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Title: Mutation detection by analysis of DNA heteroduplexes in TILLING populations of diploid species
Authors: Szurman-Zubrzycka, Miriam
Chmielewska, Beata
Gajewska, Patrycja
Szarejko, Iwona
Keywords: Heteroduplex; CEL I endonuclease; High-resolution melting; TILLING
Issue Date: 2017
Citation: J. Jankowicz-Cieslak, T. Tai, J. Kumlehn, B. Till (red.), “Biotechnologies for Plant Mutation Breeding” (S. 281-303). Cham : Springer
Abstract: In the beginning of mutation research, mutations could only be detected indirectly through the analysis of the phenotypic alterations that they caused. The detection of mutations at the DNA level became possible with the development of sequencing methods. Nowadays, there are many different methods and strategies that have been created for mutation detection, both in natural and mutagenised populations. The strategies differ in accuracy and sensitivity, as well as in the laboratory facilities, time, costs and efforts that are required. The majority of them involve the pooling of DNA samples and the amplification of a gene (fragment) of interest followed by heteroduplex formation. One of the popular strategies for mutation identification takes advantage of the specific endonuclease (e.g. CEL I) that recognises and cuts heteroduplexes precisely at the 3′ position of the mismatch site. The cleaved fragments are usually visualised through electrophoresis in a polyacrylamide gel using LI-COR sequencers, but agarose electrophoresis may also be used for this purpose, although with less sensitivity. A different mutation identification strategy, which is based on the high-resolution melting (HRM) technique, may be the method of choice when working with a short gene or a gene fragment whose length optimally does not exceed 400 bp.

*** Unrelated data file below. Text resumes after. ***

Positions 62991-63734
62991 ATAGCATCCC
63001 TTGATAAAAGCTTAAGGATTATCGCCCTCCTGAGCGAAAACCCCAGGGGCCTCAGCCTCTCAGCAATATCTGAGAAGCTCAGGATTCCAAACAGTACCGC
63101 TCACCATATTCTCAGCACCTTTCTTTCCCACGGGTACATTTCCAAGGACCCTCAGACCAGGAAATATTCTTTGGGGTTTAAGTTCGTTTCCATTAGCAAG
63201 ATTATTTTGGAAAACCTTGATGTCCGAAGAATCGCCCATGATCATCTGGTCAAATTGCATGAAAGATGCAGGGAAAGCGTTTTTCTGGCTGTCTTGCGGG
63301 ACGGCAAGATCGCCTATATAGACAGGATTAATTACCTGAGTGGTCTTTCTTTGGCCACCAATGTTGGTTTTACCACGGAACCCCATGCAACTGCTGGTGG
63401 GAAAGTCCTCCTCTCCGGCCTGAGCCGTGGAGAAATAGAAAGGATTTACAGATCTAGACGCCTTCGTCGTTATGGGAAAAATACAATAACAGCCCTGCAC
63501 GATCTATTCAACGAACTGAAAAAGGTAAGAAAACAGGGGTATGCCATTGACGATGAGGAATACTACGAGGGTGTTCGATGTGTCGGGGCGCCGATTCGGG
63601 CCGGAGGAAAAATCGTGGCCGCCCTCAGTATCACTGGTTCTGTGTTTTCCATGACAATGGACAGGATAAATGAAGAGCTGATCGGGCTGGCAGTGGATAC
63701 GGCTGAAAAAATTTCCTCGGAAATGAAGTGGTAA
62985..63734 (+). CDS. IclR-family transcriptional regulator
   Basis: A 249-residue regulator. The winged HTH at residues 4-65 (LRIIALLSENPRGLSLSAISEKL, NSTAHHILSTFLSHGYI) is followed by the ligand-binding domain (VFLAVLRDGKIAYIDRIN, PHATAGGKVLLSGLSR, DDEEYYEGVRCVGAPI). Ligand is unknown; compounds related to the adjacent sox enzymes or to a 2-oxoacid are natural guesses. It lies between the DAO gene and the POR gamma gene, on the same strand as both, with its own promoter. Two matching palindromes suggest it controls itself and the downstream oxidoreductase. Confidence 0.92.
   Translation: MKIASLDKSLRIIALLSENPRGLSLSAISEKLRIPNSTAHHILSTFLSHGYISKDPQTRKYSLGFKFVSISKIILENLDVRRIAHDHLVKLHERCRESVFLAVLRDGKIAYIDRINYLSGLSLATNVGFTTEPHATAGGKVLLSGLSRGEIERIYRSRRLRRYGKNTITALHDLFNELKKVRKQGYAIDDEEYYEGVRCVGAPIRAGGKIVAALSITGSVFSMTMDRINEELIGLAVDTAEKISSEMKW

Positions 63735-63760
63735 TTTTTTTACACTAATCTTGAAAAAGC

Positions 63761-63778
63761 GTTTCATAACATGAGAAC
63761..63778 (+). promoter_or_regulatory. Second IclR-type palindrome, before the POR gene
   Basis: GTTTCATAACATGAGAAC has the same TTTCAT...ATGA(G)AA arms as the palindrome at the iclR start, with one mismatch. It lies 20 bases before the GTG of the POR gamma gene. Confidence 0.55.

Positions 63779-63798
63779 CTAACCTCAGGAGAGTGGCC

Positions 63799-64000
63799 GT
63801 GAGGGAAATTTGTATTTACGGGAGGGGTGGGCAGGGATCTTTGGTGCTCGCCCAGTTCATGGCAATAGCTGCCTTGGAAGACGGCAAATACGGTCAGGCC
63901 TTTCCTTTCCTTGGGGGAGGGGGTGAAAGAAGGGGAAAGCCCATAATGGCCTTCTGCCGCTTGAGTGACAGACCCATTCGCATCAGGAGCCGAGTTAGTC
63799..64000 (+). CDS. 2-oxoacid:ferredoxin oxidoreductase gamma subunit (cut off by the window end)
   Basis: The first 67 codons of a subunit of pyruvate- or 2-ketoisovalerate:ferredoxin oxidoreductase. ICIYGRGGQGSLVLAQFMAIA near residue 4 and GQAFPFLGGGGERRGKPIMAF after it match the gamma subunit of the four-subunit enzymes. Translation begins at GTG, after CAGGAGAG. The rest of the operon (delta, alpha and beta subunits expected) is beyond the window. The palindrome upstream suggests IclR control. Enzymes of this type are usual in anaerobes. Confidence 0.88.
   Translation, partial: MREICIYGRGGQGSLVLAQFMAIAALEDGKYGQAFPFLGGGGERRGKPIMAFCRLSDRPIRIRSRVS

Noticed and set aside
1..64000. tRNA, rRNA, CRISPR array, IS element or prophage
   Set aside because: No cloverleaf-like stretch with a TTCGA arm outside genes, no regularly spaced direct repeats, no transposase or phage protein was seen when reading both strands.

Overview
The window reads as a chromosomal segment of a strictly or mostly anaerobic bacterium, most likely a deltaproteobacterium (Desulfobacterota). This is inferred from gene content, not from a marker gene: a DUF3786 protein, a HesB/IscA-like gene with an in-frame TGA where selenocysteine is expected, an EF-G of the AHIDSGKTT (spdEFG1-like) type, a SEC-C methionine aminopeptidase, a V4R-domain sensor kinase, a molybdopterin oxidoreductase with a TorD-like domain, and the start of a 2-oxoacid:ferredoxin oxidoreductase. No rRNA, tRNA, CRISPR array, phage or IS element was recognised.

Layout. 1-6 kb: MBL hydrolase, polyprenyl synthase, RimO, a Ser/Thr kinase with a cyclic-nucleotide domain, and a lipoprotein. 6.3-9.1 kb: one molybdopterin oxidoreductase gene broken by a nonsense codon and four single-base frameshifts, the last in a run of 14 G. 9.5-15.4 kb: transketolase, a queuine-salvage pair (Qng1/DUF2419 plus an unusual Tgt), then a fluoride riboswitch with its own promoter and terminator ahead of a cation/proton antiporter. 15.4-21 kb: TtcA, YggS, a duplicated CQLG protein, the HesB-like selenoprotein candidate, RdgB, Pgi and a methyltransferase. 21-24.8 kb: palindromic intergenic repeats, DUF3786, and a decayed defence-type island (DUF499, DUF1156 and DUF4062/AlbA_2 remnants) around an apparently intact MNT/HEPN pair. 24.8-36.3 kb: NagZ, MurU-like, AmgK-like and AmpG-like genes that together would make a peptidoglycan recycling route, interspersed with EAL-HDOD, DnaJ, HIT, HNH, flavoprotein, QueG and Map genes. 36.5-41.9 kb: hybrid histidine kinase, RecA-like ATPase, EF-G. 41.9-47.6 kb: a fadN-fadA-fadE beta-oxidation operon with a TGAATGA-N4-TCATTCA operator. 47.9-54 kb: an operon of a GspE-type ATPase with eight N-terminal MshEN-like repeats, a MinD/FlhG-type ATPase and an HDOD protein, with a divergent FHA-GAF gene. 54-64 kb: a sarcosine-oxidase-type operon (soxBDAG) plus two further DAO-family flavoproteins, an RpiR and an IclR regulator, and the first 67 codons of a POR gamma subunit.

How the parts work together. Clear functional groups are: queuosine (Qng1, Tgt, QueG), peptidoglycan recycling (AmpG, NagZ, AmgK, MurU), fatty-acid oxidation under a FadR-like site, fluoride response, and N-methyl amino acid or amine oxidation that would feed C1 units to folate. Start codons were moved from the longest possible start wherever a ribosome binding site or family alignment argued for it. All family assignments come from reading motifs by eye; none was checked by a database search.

DOI: 10.1007/978-3-319-45021-6_18
ISBN: 978-3-319-45019-3
Appears in Collections:Książki/rozdziały (WNP)

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